• reporting of unexpected adverse events in a timely manner (within 72 hours unless under exceptional circumstances such as fieldwork),
• providing a completion report as soon as possible after completing or no longer working on a project,
• providing reports regarding the creation and maintenance of genetically modified animals as required,
• providing records of animal care and use when requested by an AEC, the University or authorised external reviewers, and
• any other reports or responses required by an AEC or the Office of Research Ethics.

All AECs must submit a written report on their operations at least annually to the University Senate Committee.

7.0 Appendix

7.1 Definitions

3Rs – the replacement of animals with other methods, the reduction in the number of animals used, and the refinement of techniques used to minimise the adverse impact on animals.

Affiliates - academic titleholders, visiting academics, emeritus professors, adjunct and honorary titleholders, industry fellows, and conjoint appointments.

Animal – (a) a non-human live member of a vertebrate animal taxon; (b) a live pre-natal or pre-hatched creature as follows if it is in the last half of gestation or development (i) a mammalian or reptilian foetus; (ii) an avian, mammalian or reptilian pre-hatched young; (c) live marsupial young; (d) a live invertebrate creature of a species, or stage of the life cycle of a species, from the class Cephalopoda. A human being or human foetus is not an animal.

Please note: should animal research be conducted in Australian states other than Queensland, this definition may change.

Animal Ethics Committee (AEC) – a committee constituted in accordance with the terms of reference and membership laid down in the Animal Use Code.

Animal Ethics Committee Executive – a sub-committee of an already licensed AEC, established to streamline the animal ethics process. Decisions and recommendations must be ratified at the next quorate meeting of the AEC.

Animal carers – the people involved in the care of animals that are used for scientific purposes, including during their acquisition, transport, breeding, housing and husbandry.

Animal welfare – an animal’s quality of life, which encompasses the diverse ways an animal may perceive and respond to their circumstances, ranging from a positive state of wellbeing to a negative state of distress.

Animal Use CodeNHMRC Australian Code for the Care and Use of Animals for Scientific Purposes.

Biological material – includes, but is not limited to, blood, blood products, tissues, body fluids and any derivatives produced by chemical or physical means; micro-organisms – wild type or mutant.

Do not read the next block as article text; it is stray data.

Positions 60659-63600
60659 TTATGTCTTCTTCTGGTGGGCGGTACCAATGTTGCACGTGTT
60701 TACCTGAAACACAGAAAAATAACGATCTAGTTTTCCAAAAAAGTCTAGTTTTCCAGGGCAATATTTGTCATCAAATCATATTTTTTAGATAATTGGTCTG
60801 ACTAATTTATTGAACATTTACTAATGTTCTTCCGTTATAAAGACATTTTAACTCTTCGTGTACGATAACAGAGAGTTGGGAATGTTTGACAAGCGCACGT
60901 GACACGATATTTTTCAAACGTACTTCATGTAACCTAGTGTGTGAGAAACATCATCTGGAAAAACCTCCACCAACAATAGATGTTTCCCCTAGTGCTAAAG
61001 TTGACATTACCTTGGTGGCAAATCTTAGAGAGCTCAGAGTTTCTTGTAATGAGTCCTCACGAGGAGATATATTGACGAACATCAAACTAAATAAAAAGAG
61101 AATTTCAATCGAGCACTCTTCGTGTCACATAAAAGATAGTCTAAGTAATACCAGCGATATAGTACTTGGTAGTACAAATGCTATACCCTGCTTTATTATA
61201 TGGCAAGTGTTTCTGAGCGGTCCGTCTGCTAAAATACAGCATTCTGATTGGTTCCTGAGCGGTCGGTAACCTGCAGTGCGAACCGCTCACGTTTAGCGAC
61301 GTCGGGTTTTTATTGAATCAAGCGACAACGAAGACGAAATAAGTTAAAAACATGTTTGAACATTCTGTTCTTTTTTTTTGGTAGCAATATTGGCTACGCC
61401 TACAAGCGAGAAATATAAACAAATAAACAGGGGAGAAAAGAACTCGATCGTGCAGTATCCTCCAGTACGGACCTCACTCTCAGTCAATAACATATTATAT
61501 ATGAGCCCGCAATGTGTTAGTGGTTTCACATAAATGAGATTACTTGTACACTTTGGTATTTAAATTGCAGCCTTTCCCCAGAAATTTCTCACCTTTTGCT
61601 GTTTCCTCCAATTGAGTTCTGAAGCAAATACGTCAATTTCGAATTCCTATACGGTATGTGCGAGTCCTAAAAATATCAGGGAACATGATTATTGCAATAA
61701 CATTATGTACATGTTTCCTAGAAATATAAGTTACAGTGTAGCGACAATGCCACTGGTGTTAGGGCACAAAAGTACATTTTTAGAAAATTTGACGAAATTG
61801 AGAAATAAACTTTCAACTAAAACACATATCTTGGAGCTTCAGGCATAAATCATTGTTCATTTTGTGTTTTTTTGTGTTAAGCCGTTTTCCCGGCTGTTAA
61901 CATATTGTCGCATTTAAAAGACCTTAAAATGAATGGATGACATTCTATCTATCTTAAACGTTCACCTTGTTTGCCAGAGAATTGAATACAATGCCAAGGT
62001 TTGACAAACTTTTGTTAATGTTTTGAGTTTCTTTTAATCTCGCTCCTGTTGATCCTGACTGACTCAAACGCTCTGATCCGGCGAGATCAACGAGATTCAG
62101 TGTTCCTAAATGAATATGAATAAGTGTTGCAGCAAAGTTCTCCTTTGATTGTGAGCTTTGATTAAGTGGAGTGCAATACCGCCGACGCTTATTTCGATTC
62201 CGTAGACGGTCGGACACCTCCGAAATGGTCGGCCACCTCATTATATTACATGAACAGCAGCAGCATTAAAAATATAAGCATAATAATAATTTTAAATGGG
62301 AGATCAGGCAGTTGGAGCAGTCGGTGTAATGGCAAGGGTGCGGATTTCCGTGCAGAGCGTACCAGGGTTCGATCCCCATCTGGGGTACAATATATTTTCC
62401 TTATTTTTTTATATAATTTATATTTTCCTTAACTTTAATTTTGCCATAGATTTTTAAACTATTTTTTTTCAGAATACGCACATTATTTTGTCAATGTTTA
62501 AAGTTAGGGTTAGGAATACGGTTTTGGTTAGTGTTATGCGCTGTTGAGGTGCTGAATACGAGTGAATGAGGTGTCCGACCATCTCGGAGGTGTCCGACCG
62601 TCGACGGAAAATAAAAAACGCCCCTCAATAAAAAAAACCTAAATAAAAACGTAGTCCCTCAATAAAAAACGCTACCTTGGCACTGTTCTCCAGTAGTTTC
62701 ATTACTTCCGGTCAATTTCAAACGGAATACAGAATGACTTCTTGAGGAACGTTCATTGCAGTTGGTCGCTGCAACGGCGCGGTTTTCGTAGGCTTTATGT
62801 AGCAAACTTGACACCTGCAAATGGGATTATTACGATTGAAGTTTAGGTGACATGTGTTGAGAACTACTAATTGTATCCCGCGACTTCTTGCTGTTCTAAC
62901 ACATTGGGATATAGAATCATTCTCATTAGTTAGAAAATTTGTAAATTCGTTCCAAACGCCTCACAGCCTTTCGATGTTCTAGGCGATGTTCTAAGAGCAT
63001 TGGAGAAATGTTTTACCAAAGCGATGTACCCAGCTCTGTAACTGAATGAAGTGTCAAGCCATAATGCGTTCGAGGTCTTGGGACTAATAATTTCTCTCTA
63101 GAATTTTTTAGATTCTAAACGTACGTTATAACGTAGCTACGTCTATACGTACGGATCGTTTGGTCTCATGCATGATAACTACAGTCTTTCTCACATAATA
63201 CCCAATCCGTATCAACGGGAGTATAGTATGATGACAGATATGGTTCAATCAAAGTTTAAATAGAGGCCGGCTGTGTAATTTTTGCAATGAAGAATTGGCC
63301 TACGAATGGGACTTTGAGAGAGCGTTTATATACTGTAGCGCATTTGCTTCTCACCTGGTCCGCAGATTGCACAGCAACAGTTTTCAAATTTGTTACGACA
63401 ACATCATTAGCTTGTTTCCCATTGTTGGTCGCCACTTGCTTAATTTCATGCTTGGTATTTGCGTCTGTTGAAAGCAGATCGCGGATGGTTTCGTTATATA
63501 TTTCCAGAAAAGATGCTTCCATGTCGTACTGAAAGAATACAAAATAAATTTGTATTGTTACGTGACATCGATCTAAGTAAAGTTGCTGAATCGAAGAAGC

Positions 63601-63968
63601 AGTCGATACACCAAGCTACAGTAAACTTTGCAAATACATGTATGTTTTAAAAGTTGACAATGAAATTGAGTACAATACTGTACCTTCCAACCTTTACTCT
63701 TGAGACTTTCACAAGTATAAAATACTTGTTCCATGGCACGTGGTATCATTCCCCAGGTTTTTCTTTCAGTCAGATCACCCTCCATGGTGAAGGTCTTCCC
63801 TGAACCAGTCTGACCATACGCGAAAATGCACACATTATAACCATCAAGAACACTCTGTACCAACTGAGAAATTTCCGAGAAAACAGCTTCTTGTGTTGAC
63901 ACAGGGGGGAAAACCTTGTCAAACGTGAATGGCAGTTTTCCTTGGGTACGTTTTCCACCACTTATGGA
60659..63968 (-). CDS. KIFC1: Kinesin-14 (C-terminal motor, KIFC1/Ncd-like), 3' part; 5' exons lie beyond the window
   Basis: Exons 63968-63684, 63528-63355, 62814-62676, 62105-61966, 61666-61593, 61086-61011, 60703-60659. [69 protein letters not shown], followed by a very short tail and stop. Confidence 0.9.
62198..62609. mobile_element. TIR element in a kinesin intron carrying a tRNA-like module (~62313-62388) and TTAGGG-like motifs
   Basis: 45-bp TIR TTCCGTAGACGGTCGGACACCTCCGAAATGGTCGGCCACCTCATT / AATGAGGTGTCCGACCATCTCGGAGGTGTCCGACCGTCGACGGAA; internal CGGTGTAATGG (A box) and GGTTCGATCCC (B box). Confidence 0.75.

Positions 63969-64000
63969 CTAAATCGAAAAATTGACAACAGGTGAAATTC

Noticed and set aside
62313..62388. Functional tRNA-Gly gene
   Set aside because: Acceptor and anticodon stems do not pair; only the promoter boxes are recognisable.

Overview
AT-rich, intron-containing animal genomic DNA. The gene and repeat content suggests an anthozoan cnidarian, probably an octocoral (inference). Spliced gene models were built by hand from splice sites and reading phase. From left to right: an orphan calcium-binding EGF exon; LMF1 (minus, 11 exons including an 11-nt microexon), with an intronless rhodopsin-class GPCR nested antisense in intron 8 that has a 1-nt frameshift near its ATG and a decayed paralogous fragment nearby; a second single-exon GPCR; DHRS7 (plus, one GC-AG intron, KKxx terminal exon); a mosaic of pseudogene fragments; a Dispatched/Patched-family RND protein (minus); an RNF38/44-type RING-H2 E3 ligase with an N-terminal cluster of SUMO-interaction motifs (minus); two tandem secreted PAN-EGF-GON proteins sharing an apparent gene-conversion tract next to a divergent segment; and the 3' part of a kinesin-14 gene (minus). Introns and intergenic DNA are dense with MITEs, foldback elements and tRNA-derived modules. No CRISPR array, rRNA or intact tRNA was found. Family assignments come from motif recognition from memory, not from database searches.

Facility – any place where animals are kept, held or housed, including yards, paddocks, tanks, ponds, buildings, cages, pens and containers.

Individuals associated with the University of Queensland – a collective term for staff, students and affiliates using or caring for animals for scientific purposes. For the purpose of this procedure, this definition also expands to individuals from external organisations who use animal facilities managed by UQ.

Investigator – researchers, teachers, undergraduate and postgraduate students involved in research projects, and people involved in product testing, environmental testing, production of biological products and wildlife surveys.

Laboratory animal - rats, mice, guinea pigs and rabbits.

Research – the concept of research is broad and includes the creation of new knowledge and/or the use of existing knowledge in a new and creative way to generate new concepts, methodologies, inventions and understandings. This could include synthesis and analysis of previous research to the extent that it is new and creative.

Scientific purposes – an animal is used for a scientific purpose if it is used in an activity or in connection with an activity performed to acquire, demonstrate or develop knowledge or techniques in a scientific discipline (for example, diagnosis, environmental studies, field trials, producing biological products, product testing, Research (including the creation and breeding of a new animal line where the impact on animal wellbeing is unknown or uncertain), or teaching).

Staff – continuing, fixed-term, research (contingent funded) and casual staff members

Students – a person enrolled as a student at the University or undertaking courses or programs at the University.

Teaching – any action or group of actions undertaken with the aim of achieving a scientific purpose, where the scientific purpose is imparting or demonstrating knowledge or techniques to achieve an educational outcome in science, as specified in the relevant curriculum or competency requirements.

Unexpected adverse event - an event that may have a negative impact on the wellbeing of animals and was not foreshadowed in the approved project or activity.

Use(1)  – generally means to cause or permit to be used.

This includes to:

• acquire or purchase an animal
• accommodate, provide for, or care for an animal
• breed with an animal
• identify the animal (e.g. microchip, ear tag, brand)
• dispose of an animal
• drive, load ride, transport or work an animal.

Please note: should animal research be conducted in Australian states other than Queensland, this definition may change.

(1) Further information on this definition is available on the Queensland Government, Business Queensland website.

Custodians
Deputy Vice-Chancellor (Research) Professor Bronwyn Harch
Custodians
Deputy Vice-Chancellor (Research) Professor Bronwyn Harch